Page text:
• Jim agreed that it wasn’t just about the physical structure, it’s about experience.
  • He thinks people want to see an alignment between where they live, work, shop, play, etc.
  • He mentioned 725 Ponce saw the Atlanta BeltLine as its front door, which was interesting; considering Toro called Piedmont Park Colony Square’s backyard.
  • They’re right below $400/sf development.
  • Of course, they all agreed the BeltLine was transforming the city.
  • Even though experience is king, the metrics of the developments still matter a great deal.

John Rooker, Rooker:

  • Regional Malls were just no longer a destination.
  • Shannon Mall had been shut down for about 3 years already, though declining for longer, when Rooker came on board.
  • He thought it was a perfect location for industrial.
  • The mall was previously an economic driver for Union City, so he wanted to uphold that moving forward.
  • A few film industry guys took him to lunch one day, which launched three buildings being developed specifically for the film industry; one being the largest purpose-built sound stage in North America.
  • Understanding the film business was most time consuming during the project, but he had to in order to create this experience.
  • He essentially created a new community in an existing community, and he’s now seeing restaurants and other industries coming back to life in the area.
  • He had to be ultimately flexible as far as creating these buildings for the film industry, and he tried to always answer yes.

While you must have your metrics and building “bones” together, focusing on the software, programming and experience factor of your development will allow you to creatively create a destination and better “place,” to which tenants and visitors will flock.

Here’s What You Missed

at the School Challenge:

This year’s School Challenge was certainly memorable, as we had three schools competing for the coveted shovel: Emory University, Georgia Institute of Technology and the University of Georgia.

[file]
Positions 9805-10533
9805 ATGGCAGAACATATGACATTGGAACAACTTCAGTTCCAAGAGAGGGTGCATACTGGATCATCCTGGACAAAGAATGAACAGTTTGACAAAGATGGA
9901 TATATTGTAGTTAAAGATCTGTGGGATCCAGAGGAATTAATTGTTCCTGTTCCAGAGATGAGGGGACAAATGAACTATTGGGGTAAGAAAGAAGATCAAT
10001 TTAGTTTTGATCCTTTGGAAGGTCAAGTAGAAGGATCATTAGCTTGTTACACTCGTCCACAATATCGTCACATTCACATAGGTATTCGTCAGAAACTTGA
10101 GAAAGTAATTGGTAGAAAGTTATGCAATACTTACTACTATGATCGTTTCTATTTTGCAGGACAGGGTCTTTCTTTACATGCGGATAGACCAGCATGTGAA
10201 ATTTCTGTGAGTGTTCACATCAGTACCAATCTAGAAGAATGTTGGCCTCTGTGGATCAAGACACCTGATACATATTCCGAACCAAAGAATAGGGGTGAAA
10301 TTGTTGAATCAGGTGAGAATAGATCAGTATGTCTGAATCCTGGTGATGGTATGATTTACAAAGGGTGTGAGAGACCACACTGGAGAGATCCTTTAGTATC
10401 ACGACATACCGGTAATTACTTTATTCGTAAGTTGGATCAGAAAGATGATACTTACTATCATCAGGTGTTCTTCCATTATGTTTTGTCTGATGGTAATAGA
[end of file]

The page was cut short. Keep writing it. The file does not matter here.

The case statement for this year’s Challenge focused on Building an Industrial Property Portfolio. What are prevailing market conditions in Atlanta’s industrial sector? What are the most important market drivers? What is the optimal investment strategy to deploy $50 million in industrial properties in metro Atlanta?. Our teams had to identify opportunities and formulate a detailed development plan via a written report and verbal presentation.
Our judges – Steve Martin, Managing Principal, SDM Partners; Kent Mason, VP-Market Officer, Prologis; Chris Riley, Vice Chairman, CBRE and John Rooker, CEO, Rooker – had their work cut out for them.
In the end, it was the University of Georgia who took home the top prize with their amazing written report and presentation.
Congratulations to all the contestants and door prize winners, and a big thank you to NAIOP VP of Education, Annie Baxter, Duke Energy, her School Challenge committee and the judges.

Here’s What You Missed

On March 15th, NAIOP Georgia held our 23rd Annual Million Dollar Club Awards Luncheon.  Attendees were treated to an inspiring talk by keynote speaker, David Cummings, CEO, Atlanta Ventures.

And, awards were given for:

Award for Excellence
NAIOP Georgia President, Dwight Bell, Cannon Equities, along with NAIOP Georgia Advisory Council Member, Brian Hogg, Intercoast Group, present the Award for Excellence, to Steve Martin, SDM Partners.

Branding Specialist | Social Content | Image Creation
Pictured left to right: NAIOP Georgia Advisory Council Member, Brian Hogg, Intercoast Group; NAIOP Georgia President, Dwight Bell, Cannon Equities; 2016 Award for Excellence winner, Steve Martin, SDM Partners; NAIOP Corporate Senior Director of State and Local Affairs, Toby Burke; NAIOP Georgia VP Special Events, Bo Jackson, Transwestern.

Workhorse Award
Branding Specialist | Social Content | Image Creation
NAIOP Georgia President, Dwight Bell, Cannon Equities and NAIOP Georgia VP Special Events, Bo Jackson, Transwestern present the Workhorse Award to Tanner Hicklin, Prologis.

Branding Specialist | Social Content | Image Creation
NAIOP Georgia President, Dwight Bell, Cannon Equities and NAIOP Georgia VP Special Events, Bo Jackson, Transwestern present the Top Producer-Industrial to Brian Cardoza, Rooker.

Top Industrial Producers (pictured from left to right):
NAIOP Georgia President, Dwight Bell, Cannon Equities
#3 Doug Smith, Seefried Industrial Properties, Inc.
#4 Walker Wellford, Taylor & Mathis